Caches in Fast Models
Fast Models with cache-state modeling enabled can replicate some types of failure-case, but not all types.
The effects of caches are programmer visible because they can cause a single memory location to exist as multiple inconsistent copies. If caches are not correctly maintained, reads can observe stale copies of locations, and flushes/cleans can cause writes to be lost.
There are three ways in which incorrect cache maintenance can be programmer visible:
- From the D-side interface of a single processor
- The only way of detecting the presence of caches is to create aliases in the memory map, so that the same range of physical addresses can be observed as both cached and non-cached memory.
- From the D-side of a single processor to its I-side
- Stale instruction data can be fetched when new instructions have been written by the D-side. This can either be because of deliberate self-modifying code, or as a consequence of incorrect OS demand paging.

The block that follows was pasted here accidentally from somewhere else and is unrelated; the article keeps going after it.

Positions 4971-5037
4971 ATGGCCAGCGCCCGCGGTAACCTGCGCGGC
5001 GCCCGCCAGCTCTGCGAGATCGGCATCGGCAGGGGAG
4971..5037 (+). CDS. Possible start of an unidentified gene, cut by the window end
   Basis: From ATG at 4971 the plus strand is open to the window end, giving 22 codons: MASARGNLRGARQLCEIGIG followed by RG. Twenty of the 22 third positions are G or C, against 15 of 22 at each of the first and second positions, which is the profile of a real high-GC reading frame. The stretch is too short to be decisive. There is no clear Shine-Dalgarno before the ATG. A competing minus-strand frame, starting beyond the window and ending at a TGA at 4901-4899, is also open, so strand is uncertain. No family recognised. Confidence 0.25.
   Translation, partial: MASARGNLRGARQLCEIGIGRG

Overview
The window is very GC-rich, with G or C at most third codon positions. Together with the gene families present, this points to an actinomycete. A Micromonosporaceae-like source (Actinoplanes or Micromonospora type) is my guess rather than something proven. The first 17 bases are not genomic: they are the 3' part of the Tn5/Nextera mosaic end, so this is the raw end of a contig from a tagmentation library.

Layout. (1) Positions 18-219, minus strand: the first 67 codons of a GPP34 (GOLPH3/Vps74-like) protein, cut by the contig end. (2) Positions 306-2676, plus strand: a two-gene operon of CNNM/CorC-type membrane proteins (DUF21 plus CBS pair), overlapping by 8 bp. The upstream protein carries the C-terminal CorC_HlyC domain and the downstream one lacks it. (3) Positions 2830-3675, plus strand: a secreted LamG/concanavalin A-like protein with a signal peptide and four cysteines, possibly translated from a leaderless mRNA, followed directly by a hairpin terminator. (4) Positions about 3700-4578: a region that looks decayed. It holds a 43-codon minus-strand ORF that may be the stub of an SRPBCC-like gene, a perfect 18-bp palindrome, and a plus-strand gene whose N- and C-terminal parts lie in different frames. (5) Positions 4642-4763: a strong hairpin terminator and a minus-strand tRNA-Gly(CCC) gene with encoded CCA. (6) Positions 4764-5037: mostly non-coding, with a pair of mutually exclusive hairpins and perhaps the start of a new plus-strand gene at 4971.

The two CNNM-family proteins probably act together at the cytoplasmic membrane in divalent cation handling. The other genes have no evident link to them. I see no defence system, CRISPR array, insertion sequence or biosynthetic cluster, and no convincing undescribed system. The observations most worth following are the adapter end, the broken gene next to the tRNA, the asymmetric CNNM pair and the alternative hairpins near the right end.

- Between one processor and another device
- For example, another processor in a non-coherent MP system, or an external DMA device.
Fast Models with cache-state modeling enabled can replicate all of these failure-cases. However, they do not attempt to reproduce the following effects of caches:
- Changes to timing behavior of a program because of cache hits/misses (because the timing of memory accesses is not modeled).
- Ordering of line-fill and eviction operations.
- Cache usage statistics (because the models do not generate accurate bus traffic).
- Device-accurate allocation of cache victim lines (which is not possible without accurate bus traffic modeling).
- Write-streaming behavior where a cache spots patterns of writes to consecutive addresses and automatically turns off the write-allocation policy.
The Cortex-A9 and Cortex-A5 models do not model device-accurate MESI behavior. The Cortex-A15 and Cortex-A7 models do simulate hardware MOESI state handling, and can handle cache-to-cache snoops. In addition, they model the AMBA-4 ACE cache-coherency protocols over their PVBus ports, so can be connected to a model of an ACE Coherent Interconnect (such as the CCI-400 model) to simulate coherent sharing of cache contents between processors.
It is not possible to insert devices between the processor and its L1 caches. In particular, you cannot model L1 traffic, although you can tell the model not to model the state of L1 caches.